Recipients of ICRF’s Dr. Daniel M. Miller Excellence in Medicine Award were husband-wife plastic surgeons Drs. Helen and Stephen Colen, both on staff at The Manhattan Eye, Ear and Throat Hospital. Dr. Helen Colen was born in Poland in 1947 and moved with her parents to Israel in 1957. Then in 1964 she came to New York, where, she said, “I learned English from watching Mr. Ed on TV!”

“Many are alive today and lead productive lives because of Dr. Yashar Hirshaut,” said Brafman of ICRF’s president. “The ICRF was founded to make it possible for those of us who work in science and who are Jews to have a fair playing ground in the world of science,” Hirshaut said. “Come to us the young and bright scientists of Israel and bring your ideas…. This year [ICRF founder] Dr. Miller’s dreams and the dreams of the other founders of ICRF came true when two of our three professors — Dr. Avram Hershko and Dr. Aaron Ciechanover — were awarded the Nobel Prize.”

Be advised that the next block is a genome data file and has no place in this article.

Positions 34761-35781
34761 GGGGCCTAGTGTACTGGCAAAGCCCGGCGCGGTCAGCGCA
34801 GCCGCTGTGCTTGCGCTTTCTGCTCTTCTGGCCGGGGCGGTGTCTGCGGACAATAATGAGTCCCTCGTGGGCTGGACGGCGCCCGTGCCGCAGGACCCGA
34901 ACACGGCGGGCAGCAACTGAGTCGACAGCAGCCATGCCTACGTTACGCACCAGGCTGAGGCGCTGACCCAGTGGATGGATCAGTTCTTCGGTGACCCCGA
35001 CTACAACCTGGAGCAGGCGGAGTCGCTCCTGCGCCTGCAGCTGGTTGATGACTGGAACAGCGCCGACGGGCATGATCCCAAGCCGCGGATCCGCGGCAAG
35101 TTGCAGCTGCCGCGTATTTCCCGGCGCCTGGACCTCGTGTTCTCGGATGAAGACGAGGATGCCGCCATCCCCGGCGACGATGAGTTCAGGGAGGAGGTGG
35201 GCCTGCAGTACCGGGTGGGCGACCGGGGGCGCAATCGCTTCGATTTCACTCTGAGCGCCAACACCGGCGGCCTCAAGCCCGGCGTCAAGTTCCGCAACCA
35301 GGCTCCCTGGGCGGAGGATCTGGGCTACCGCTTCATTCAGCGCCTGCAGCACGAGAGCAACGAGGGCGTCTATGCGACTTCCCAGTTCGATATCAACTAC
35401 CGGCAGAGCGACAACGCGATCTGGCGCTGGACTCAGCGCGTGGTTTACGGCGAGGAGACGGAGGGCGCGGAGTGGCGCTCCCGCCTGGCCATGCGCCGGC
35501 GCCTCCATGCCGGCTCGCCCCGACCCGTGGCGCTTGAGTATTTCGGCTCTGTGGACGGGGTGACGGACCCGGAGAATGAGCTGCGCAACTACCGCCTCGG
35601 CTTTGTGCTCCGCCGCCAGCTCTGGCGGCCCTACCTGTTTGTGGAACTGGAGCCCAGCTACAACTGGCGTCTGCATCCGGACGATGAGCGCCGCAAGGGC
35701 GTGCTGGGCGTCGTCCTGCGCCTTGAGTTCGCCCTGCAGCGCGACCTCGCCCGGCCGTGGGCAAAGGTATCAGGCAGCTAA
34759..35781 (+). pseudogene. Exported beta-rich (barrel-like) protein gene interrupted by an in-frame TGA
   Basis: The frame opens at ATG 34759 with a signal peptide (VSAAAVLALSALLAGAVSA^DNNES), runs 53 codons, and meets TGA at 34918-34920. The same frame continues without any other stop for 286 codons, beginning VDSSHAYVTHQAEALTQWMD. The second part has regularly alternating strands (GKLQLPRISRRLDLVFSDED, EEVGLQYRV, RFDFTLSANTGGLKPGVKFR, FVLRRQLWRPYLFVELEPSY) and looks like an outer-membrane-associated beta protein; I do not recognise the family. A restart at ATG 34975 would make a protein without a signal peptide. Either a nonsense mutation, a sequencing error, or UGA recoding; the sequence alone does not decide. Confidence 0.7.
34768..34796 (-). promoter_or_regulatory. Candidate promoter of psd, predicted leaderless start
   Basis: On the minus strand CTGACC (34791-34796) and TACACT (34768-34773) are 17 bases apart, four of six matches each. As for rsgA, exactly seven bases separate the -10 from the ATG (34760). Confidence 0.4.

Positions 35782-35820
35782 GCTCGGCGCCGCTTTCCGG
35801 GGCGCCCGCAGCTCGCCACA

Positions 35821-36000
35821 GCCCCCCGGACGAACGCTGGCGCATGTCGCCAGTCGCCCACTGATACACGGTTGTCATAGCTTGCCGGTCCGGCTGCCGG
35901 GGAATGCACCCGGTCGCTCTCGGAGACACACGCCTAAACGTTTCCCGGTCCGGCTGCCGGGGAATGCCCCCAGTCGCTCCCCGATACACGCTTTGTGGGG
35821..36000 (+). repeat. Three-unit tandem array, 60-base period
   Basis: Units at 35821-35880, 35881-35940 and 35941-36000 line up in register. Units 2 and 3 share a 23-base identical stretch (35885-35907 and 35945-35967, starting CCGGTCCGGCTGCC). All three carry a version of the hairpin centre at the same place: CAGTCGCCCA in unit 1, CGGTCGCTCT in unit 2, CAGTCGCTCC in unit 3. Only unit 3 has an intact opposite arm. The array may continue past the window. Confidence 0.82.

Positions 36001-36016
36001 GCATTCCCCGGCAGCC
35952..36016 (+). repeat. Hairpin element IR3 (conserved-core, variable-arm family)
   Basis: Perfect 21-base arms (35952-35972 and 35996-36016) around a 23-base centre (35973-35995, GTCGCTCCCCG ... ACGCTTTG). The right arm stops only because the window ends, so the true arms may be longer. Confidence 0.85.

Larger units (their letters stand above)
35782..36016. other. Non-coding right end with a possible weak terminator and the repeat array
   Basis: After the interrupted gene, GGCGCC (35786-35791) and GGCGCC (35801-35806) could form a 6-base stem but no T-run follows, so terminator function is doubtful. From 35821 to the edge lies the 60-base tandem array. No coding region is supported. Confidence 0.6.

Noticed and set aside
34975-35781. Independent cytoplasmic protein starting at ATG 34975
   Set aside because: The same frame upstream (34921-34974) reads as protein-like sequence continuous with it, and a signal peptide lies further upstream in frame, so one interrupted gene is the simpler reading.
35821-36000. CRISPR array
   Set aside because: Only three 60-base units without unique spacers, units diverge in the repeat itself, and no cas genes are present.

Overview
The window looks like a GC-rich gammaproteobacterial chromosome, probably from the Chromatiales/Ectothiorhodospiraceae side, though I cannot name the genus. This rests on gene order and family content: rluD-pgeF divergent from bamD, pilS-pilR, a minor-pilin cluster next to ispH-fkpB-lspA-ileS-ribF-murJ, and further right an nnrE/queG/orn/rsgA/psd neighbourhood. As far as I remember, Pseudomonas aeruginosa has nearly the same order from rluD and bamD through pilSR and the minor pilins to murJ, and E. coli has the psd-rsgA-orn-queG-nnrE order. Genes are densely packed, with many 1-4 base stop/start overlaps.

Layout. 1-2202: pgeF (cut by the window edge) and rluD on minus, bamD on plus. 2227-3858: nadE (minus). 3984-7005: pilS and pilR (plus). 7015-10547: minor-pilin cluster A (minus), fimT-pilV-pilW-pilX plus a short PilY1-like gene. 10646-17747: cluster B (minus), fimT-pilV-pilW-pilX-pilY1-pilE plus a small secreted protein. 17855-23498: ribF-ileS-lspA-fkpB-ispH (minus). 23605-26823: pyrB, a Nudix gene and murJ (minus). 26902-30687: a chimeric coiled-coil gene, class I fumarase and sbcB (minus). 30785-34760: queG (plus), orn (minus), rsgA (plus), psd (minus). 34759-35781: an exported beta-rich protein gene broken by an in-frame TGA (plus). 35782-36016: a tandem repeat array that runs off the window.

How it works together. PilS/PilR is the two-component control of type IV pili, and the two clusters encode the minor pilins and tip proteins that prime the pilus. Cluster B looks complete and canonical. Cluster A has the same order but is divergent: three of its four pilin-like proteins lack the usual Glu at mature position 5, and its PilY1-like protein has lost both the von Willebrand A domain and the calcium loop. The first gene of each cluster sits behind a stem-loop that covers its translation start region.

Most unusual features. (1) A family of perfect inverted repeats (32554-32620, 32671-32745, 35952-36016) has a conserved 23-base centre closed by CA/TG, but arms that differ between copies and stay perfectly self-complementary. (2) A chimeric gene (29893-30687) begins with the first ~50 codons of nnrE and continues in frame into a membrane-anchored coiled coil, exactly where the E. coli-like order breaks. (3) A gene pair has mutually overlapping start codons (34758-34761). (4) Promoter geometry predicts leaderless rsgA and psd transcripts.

Apropos the old adage about success having “many fathers” (or is it “mothers”?), in this case it’s worth noting that though Technion - Israel Institute of Technology, Hebrew University, the State of Israel and Jews worldwide are schepping collective nachas, 22 years ago an ICRF grant enabled Ciechanover, a graduate student at Massachusetts Institute of Technology, to return to Israel to do research. He landed in Hershko’s lab. The rest is history!